The salmon sector has an efficient supply chain but there may still be new ways to exploit by-products.

Researchers seek to unlock hidden opportunities in seafood supply chain


Researchers from the James Hutton Institute in Aberdeen are asking Scotland’s seafood sector to help them identify why it may be missing out on realising the full value potential of its by-products.

Fish oil and fish meal are already being produced from by-products of the fishing and fish farming industries in Scotland but more unusual examples of by-products from other countries include extracting insulin from fish eyes, using fish skin for leather and even skin grafts, and using shellfish shells for land drainage.

The team of economic and social science researchers at the Hutton want members of the seafood sector to take an online survey to help them understand what the untapped potential of Scottish by-products might be.

Lack of data

“We would like the industry to help us identify where the best opportunities are and find ways to overcome the barriers to unlock them,” said Dr Nazli Koseoglu, an applied economist at the Hutton.

“A challenge in the Scottish seafood industry is a lack of data on what could be processed, which is why we’re keen for people to take the survey from right across the sector. Initial findings suggest there are other challenges, such as the cost of labour for processing, which would be needed to segregate materials for use, as well as storage of by-products and the variability of catch, which makes scale and setting up supply chains difficult.

“Additionally, a large amount of the fish and shellfish landed in Scotland is exported, with processing potentially happening elsewhere, which could also limit opportunities for getting more value from by-product. But we need to learn more, which is why it’s important people take the survey.

“If we can help to pinpoint what the opportunities are, it could also help bring in innovative players, funding and opportunities to collaborate and lead to a more circular approach in the seafood supply chain.”

EU funding

The results of the work, part of a European Union-wide project called LOWINFOOD, will be shared with UK and EU policy makers, which could help further unlock opportunities.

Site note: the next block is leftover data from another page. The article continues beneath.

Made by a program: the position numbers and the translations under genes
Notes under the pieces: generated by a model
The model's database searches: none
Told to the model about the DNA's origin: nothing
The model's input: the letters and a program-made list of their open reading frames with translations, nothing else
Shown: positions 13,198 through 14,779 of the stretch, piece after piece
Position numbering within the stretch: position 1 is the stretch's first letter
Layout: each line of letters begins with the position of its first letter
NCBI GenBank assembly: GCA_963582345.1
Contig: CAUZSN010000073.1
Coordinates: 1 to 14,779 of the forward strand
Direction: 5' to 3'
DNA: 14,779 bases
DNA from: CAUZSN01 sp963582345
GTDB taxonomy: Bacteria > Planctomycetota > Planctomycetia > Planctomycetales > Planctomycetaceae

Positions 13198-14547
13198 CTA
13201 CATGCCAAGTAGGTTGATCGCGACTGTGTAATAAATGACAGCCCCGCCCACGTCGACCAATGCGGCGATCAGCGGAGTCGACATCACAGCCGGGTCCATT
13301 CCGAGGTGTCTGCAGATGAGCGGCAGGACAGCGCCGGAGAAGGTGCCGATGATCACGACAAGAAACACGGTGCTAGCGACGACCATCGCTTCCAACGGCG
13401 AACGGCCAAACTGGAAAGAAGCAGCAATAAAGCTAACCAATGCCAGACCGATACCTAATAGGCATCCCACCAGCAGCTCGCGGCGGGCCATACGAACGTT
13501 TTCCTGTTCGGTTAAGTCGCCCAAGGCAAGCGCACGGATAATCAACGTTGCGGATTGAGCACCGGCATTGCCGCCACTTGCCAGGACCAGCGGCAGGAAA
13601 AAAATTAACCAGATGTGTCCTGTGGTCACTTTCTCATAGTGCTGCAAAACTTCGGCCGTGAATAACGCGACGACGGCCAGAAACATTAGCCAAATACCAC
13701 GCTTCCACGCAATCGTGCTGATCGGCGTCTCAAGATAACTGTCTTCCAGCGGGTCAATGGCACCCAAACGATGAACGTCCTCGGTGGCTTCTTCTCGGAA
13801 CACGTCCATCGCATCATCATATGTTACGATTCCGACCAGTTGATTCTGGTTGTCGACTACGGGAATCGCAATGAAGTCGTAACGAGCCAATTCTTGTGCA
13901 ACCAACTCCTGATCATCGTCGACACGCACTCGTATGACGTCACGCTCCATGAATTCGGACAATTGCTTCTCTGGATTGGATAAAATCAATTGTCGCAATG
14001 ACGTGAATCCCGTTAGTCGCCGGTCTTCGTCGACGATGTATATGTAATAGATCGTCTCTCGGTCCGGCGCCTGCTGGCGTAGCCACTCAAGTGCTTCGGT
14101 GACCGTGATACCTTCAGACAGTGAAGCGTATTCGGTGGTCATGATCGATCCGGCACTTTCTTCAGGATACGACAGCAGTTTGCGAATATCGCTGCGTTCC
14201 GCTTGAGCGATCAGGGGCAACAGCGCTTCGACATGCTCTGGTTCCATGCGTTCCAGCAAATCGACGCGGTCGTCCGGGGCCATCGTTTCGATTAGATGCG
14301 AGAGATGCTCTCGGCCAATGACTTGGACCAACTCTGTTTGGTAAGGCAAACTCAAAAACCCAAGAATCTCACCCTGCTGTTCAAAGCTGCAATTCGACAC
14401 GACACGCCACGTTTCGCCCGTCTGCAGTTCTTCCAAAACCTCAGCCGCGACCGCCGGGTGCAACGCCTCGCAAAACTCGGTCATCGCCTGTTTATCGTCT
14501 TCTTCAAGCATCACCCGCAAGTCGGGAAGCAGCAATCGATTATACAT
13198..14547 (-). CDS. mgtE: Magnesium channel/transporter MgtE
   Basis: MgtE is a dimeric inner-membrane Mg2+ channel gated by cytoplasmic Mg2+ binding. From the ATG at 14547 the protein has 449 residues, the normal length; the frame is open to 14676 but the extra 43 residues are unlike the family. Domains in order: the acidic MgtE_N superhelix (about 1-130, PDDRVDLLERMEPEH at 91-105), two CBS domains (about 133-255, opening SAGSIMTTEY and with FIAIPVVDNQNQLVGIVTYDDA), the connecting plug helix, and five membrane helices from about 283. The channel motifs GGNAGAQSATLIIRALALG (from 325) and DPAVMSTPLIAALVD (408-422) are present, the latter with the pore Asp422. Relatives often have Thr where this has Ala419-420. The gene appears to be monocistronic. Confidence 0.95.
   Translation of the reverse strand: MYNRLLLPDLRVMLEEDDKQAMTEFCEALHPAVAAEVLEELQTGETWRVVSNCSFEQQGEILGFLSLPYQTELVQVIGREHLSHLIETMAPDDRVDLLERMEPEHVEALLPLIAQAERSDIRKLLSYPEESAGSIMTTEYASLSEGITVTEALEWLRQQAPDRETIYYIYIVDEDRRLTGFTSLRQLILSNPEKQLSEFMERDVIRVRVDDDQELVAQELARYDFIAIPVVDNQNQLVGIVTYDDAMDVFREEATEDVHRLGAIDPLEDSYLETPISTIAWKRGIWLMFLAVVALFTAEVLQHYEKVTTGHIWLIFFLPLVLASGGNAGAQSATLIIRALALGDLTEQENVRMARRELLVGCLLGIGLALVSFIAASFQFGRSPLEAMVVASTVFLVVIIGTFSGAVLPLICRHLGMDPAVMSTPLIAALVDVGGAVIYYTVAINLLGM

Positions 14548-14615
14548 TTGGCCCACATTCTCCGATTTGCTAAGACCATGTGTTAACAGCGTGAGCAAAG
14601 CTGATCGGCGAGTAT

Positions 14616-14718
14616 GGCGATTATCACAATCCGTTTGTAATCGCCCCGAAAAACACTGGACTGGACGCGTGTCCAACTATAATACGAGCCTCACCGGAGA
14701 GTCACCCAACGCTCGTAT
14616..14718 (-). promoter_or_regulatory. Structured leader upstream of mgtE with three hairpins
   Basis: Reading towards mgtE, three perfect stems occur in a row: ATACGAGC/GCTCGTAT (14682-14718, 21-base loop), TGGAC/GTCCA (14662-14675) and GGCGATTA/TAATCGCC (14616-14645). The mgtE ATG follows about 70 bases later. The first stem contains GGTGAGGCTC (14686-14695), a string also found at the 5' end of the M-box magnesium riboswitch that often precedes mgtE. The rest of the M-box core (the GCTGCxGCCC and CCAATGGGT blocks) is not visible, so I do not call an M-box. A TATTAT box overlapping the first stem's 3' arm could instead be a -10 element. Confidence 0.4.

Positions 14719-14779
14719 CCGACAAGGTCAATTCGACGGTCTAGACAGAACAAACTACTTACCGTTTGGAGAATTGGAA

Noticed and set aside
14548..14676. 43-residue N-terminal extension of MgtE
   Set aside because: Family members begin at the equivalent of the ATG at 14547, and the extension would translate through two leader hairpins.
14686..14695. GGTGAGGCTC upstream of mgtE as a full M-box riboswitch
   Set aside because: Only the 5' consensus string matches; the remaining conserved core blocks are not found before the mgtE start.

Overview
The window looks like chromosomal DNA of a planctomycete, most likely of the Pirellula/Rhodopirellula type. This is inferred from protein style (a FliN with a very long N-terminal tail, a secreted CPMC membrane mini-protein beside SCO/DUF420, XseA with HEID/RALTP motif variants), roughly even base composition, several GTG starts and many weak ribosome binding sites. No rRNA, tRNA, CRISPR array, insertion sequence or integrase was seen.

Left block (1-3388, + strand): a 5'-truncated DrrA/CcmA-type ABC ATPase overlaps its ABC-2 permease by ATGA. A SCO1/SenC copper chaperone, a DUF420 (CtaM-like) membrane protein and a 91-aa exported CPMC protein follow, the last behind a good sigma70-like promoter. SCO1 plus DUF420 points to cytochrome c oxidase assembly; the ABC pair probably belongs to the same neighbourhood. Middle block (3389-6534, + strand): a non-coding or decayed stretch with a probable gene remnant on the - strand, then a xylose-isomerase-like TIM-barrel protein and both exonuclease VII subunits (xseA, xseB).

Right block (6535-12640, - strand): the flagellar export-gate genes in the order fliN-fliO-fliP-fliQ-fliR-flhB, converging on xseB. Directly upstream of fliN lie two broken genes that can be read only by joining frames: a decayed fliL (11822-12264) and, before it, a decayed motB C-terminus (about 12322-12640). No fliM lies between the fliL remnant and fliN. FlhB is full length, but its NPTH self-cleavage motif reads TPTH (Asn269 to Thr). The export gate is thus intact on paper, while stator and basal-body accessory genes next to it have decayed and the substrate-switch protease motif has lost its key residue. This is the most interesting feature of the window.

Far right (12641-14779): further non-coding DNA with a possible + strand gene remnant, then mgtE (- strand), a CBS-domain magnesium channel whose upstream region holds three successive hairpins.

The project will run until October 2024, when there will be an event bringing in stakeholders from across the fish and seafood supply chain, including survey participants, to share the results.

Scotland landed 429,000 tonnes of sea fish and shellfish with a gross value of £617 million in 2022, according to Scottish Government data, with the most being landed in northeast Scotland.

The salmon sector, meanwhile, produced more than 169,000 tonnes (wet weight) of fish in 2022. Salmon farmers have more input into the processing side than the fishing sector, gutting their fish in their own facilities, while Scotland’s biggest salmon farmer, Mowi, carries out its own secondary processing at a facility in Rosyth, Fife, where virtually all by-products are used. But other farmers sell their fish as head on gutted salmon that may then be further processed elsewhere.

Segmented supply chain

“One challenge for the Scottish [wild-caught] sector is the segmented nature of the supply chain, compared with somewhere like Iceland, which has a more integrated industry,” explained Dr Simone Piras, an economist at the Hutton. “They’re able to see where there are opportunities to turn what might be seen low-value by-product into valued products like collagen or even skin grafts, using the fish skin. By learning more and helping the industry collaborate, we hope we can find similar opportunities here in Scotland.”

The team also hopes to learn from and share innovations from other countries like Iceland and Norway, but also other food supply chains, like fruit vegetables.

“By taking our survey, the industry will help us to better understand where there could be opportunities and that will in turn unlock the potential for collaboration,” said Piras.

“Also, our results will be presented to UK and EU policy makers, which will be important in helping to make policy changes that could support the ability to get higher values from by-catch and by-product.”